Is takotsubo cardiomyopathy caused by problems with nervous system?

11th January 2016

Women who develop takotsubo cardiomyopathy may have problems with the part of their nervous system responsible for helping the body to calm down.

That is the new hypothesis of researchers who have been studying women with the condition, also known as broken heart syndrome.

This type of cardiomyopathy, more common in women than men, appears to be brought on by mental and physical stress.  The heart develops an abnormal shape (pictured above right) like a Japanese octopus pot from which the disease gets its name.

Its appearance can mimic a heart attack, but it does not appear to be caused by coronary artery disease.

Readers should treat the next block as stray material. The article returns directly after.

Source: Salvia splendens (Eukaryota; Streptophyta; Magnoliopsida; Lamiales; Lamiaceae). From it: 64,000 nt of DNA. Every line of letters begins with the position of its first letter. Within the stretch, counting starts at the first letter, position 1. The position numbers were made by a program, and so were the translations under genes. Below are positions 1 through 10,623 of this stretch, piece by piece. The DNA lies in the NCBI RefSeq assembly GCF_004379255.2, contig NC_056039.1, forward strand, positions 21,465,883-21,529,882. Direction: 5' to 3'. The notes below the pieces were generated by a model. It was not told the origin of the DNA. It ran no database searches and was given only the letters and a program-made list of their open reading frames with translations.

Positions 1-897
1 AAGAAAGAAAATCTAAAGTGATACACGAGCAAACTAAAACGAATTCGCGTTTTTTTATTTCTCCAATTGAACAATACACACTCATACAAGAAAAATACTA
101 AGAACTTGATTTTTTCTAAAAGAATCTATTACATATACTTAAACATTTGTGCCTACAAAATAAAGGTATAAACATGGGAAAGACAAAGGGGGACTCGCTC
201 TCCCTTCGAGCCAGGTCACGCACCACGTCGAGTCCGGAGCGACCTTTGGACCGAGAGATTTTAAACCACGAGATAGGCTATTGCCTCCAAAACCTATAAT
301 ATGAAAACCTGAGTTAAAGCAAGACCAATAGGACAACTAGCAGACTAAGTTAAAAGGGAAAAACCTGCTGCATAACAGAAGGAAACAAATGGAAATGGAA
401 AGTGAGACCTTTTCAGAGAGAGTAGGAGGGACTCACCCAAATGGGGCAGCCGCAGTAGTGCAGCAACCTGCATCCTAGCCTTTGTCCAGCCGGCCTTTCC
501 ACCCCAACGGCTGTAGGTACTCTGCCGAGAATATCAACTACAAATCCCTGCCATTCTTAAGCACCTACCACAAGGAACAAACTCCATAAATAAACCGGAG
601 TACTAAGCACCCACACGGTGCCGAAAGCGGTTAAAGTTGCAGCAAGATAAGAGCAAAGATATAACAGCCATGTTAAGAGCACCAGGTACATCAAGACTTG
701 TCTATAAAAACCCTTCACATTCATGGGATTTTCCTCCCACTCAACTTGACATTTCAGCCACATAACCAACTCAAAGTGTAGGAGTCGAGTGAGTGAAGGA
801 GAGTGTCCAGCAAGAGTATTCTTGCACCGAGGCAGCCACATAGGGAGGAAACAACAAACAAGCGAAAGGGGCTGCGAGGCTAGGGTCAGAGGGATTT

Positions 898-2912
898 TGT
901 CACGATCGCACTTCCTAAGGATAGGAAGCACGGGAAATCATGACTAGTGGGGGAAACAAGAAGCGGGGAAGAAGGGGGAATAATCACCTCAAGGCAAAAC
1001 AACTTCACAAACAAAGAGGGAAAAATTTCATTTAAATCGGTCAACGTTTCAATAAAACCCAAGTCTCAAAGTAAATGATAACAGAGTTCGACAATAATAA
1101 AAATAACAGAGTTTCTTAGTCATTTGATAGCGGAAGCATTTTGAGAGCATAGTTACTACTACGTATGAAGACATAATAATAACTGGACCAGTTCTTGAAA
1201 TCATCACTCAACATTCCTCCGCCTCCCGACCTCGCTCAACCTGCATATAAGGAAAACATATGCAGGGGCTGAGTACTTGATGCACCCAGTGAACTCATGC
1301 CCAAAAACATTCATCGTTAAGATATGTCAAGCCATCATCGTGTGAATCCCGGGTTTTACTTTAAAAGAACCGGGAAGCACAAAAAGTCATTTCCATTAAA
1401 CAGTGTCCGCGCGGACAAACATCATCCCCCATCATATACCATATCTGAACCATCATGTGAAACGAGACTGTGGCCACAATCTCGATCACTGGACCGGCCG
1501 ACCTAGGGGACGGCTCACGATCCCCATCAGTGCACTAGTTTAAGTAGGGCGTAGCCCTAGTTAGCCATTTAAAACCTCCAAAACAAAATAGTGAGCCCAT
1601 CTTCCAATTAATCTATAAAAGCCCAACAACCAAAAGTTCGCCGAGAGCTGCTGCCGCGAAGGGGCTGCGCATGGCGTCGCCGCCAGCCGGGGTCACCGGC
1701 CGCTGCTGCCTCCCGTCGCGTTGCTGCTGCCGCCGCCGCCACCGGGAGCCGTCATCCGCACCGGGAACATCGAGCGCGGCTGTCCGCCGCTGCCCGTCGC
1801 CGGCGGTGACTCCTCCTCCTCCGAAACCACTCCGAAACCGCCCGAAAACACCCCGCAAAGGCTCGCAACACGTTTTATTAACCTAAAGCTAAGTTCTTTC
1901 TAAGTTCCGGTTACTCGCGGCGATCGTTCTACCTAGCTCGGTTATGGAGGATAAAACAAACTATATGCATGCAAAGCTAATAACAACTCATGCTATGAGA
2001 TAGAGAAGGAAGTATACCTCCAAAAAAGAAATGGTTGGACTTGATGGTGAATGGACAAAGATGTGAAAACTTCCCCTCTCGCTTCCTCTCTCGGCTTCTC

Cardiologist Dr Harmony Reynolds from the NYU Langone Medical Centre in America, led a study that gave 20 women a host of tests designed to bring on physical and mental stress.

Ten of the women had recently experienced an episode of takotsubo cardiomyopathy. The team came to suspect they each suffered from an impaired parasympathetic nervous system, the part of the nervous system responsible for helping the body calm down.

Dr Reynolds now believes that breathing and other relaxation techniques such as yoga and meditation should be tested for preventing the disease.

Takotsubo cardiomyopathy, which most often affects women in their 60s or older, can be brought on by grief, anger and anxiety, or by physical stress. A common trigger is a loved one’s illness or death, while for some there is no clear-cut cause.

“It is a romantic notion, but you really can get this from heartache,” says Dr Reynolds, whose study was published online in November in the American Journal of Cardiology.

Many people can make a full recovery from the condition.